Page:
The book is aimed at both the newcomer and seasoned crafter alike, starting from explaining the different types of fabrics, and moving on to tips on setting up a sewing area, through to basic techniques, including hand sewing, appliqué, different types of embroidery (yes, it also includes sashiko too!), quilting, patchwork, dyeing fabric, and even printing.  It comes with a CD that includes all the patterns and templates needed for the projects in the book.  So there is no need for guessing shapes, sizes or risk of damaging the book trying to get a photocopy of a pattern!

The projects are many and varied and to be honest quite a few of them you will find on Martha Stewart’s website; but if you are a little bit like me, I much prefer having all of those instructions, tips and photos in a beautiful hard cover book.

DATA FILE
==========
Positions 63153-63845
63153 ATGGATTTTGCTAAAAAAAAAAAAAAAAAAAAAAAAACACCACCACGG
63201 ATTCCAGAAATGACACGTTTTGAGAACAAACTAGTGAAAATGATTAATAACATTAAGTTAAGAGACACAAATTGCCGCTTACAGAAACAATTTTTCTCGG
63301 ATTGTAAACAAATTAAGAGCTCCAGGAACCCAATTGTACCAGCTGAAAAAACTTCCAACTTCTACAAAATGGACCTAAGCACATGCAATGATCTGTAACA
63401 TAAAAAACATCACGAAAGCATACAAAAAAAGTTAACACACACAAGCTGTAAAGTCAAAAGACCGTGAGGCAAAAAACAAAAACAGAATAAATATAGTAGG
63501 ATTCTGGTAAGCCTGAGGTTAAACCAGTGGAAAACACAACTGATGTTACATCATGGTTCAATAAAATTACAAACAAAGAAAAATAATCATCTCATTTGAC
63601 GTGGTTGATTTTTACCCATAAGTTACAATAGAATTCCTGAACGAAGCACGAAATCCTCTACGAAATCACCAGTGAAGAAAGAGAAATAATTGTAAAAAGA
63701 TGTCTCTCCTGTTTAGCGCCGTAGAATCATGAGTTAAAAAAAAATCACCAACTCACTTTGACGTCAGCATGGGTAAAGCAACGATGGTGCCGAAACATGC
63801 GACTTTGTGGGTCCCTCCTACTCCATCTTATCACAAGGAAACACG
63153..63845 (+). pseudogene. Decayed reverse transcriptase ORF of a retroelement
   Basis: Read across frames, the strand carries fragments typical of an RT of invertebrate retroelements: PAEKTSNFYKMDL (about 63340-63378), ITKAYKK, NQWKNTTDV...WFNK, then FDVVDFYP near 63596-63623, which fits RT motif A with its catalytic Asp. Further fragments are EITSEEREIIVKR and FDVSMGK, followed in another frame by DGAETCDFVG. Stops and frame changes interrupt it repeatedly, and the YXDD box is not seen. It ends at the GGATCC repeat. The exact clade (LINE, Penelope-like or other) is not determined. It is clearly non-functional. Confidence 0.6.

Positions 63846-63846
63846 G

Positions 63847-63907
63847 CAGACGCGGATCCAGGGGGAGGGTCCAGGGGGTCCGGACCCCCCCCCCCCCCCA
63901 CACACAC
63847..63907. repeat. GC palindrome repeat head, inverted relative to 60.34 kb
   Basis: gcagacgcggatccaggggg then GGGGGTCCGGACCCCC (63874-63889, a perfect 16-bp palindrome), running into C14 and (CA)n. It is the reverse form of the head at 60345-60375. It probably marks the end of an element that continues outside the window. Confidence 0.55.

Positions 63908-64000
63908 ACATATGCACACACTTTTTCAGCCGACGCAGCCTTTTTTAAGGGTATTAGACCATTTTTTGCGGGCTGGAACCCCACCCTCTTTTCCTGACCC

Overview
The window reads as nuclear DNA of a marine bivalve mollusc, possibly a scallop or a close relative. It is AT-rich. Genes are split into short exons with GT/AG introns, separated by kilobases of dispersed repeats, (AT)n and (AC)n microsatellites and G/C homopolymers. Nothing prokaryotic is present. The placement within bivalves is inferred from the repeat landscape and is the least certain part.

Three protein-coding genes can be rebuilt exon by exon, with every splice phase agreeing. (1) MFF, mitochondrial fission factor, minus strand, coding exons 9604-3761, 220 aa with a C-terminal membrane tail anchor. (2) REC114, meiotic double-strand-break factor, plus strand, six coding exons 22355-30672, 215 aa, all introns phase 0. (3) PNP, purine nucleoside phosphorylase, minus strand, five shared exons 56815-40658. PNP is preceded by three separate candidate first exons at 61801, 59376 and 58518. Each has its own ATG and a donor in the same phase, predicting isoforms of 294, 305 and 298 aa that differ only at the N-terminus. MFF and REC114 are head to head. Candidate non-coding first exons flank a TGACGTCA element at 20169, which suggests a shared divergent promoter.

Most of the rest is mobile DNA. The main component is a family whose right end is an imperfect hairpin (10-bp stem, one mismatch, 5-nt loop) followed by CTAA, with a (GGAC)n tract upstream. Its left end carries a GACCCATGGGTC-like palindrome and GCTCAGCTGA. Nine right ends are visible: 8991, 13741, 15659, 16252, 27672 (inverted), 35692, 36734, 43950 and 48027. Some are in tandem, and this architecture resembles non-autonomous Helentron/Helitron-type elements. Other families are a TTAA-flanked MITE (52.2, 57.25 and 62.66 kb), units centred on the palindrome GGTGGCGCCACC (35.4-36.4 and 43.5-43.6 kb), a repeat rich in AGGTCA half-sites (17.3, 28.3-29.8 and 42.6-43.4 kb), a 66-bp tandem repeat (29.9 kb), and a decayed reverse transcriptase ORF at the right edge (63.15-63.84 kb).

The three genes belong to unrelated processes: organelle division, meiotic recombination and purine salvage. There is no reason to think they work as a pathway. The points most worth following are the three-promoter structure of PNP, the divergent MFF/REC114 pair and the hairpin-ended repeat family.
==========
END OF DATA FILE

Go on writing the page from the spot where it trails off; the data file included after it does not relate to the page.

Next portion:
The projects are very creative and inspiring.  Reading through the book over last few evenings I found myself saying several times in my most affirmative and almost imperative tone “yes, I am going to make this bag, after this patchwork cushion cover, and these felt book cover are just perfect Christmas presents, but first I must make this pincushion too, I need it for all this sewing (by this moment my tone has changed and I sound a bit more like I am reading a letter to Santa), and our bathroom towels would definitely look nicer if I add this little touch…OMG Japanese sashiko patterns, I have always wanted to learn…”

Of the long list of pretty things that I want to make from this book, I might only get around to making a few, but I know that time and time again I will look to this book for some inspiration and a bit of guidance too.

Well I close for now, I must get started with one of those pincushions.